Wisconsin's bike-friendly status plummets, advocates say

Did you know Wisconsin is one of the least bike-friendly states in the country?

It wasn’t always that way though, the Wisconsin Bike Fed says. The Badger State was once ranked second in the nation; now, it sits at number 29.

"We are the only state in the country to have a complete street policy that was then removed from the state statutes," said Kirsten Finn, the organization's executive director.

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A "complete street" policy requires the needs of all street users to be prioritized. That includes bicyclists. Finn says not investing in things like bike lanes makes co-existing with cars that much harder.

"We feel like if there were more off-street amenities like this where people could get to work on a trail here, they didn’t have to compete with cars, that would be the safest – or if streets had a protective bike lane," said Finn.

Even families, like the Muellers, say they would go on more family bike rides if they had the access.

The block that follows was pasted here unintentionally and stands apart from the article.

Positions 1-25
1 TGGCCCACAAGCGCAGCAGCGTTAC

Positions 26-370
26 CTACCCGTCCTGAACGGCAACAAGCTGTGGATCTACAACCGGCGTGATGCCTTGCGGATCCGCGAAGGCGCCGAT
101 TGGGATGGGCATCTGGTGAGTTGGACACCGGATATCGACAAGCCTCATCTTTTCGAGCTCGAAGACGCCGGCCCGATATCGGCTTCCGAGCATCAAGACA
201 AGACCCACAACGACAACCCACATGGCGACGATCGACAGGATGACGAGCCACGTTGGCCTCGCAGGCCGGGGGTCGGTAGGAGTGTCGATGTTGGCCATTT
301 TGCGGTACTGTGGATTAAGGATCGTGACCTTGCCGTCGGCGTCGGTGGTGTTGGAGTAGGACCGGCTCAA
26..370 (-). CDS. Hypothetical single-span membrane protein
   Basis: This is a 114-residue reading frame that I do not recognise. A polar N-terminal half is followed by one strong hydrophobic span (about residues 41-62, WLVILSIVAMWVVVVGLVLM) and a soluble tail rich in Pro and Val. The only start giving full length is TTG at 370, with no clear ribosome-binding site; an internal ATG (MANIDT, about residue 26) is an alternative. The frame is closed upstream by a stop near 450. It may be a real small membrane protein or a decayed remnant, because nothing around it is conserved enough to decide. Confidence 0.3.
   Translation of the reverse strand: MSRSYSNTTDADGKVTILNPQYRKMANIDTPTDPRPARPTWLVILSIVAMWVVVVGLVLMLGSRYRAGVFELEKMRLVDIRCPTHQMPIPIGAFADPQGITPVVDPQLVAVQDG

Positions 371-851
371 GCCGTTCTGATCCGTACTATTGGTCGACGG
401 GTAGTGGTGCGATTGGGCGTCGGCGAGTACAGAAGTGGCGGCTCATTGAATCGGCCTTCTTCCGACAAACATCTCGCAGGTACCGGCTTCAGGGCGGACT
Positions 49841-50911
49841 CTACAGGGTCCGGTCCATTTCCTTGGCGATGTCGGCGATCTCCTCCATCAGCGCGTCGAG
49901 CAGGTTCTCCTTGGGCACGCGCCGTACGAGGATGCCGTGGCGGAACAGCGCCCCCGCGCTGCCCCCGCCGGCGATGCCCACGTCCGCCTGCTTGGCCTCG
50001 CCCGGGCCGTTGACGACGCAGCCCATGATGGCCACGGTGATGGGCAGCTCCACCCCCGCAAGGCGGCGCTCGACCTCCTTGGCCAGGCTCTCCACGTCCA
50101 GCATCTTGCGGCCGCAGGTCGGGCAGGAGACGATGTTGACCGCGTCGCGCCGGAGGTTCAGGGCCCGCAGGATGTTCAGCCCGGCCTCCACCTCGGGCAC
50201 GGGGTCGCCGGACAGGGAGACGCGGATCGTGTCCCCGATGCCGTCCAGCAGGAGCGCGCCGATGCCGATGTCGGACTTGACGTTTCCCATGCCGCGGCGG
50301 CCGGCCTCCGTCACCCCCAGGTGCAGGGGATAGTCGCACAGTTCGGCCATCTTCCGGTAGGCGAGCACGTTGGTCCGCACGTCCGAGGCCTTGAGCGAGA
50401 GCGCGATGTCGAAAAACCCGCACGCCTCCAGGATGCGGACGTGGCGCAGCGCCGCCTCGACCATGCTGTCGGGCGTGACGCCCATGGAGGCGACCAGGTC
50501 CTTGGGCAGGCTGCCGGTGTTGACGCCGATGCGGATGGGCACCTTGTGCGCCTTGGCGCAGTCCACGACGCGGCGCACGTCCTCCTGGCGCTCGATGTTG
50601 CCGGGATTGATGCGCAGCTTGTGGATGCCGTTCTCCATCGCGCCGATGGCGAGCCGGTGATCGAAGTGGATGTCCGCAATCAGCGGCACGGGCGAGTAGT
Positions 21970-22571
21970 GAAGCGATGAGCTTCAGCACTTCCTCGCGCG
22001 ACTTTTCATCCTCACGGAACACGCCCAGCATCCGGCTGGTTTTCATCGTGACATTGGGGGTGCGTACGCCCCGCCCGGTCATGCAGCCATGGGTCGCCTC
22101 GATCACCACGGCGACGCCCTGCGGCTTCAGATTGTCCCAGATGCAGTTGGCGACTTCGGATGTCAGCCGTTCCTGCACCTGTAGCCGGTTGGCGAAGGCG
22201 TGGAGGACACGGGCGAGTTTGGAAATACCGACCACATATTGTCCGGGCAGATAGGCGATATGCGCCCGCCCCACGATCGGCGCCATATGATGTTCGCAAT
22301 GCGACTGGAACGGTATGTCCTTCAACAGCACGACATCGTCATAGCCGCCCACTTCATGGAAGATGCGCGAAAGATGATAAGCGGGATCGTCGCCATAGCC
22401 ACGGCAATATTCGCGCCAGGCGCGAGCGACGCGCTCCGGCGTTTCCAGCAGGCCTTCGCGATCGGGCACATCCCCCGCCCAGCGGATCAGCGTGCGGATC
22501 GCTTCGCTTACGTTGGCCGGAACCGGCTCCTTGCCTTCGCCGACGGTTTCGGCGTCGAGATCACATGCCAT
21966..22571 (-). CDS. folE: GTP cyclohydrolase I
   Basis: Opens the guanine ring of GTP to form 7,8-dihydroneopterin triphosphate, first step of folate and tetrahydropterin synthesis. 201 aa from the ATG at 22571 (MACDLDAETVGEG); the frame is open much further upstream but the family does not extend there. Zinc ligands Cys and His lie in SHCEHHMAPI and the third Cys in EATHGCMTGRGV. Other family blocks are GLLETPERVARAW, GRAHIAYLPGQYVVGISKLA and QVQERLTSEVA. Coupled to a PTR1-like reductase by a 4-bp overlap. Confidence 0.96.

"We bike around the neighborhood a lot, but it's safer to go on trails and the terrain is better, and you don’t have to worry about cars and crossing traffic as much," they said.

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Michael Ward sticks to the already provided trails around the city, primarily because roads are a lot more dangerous.

"It’s easier for me to get out here without concentrating on cars and just enjoying a good ride," he said.

Hank Aaron State Trail

Since it's expensive to try to widen the roads now, Finn said a solution could be investing more in trails. If you’re more of a car person, know that more bike access can actually work in your favor.

"The way to create more parking is to make it easier for people to bike. Less people using parking spaces, more parking for you," said Finn.

"We’re actually out of their way. And they don’t have to get in our way. We’re avoiding each other but still enjoying what we do," said Ward.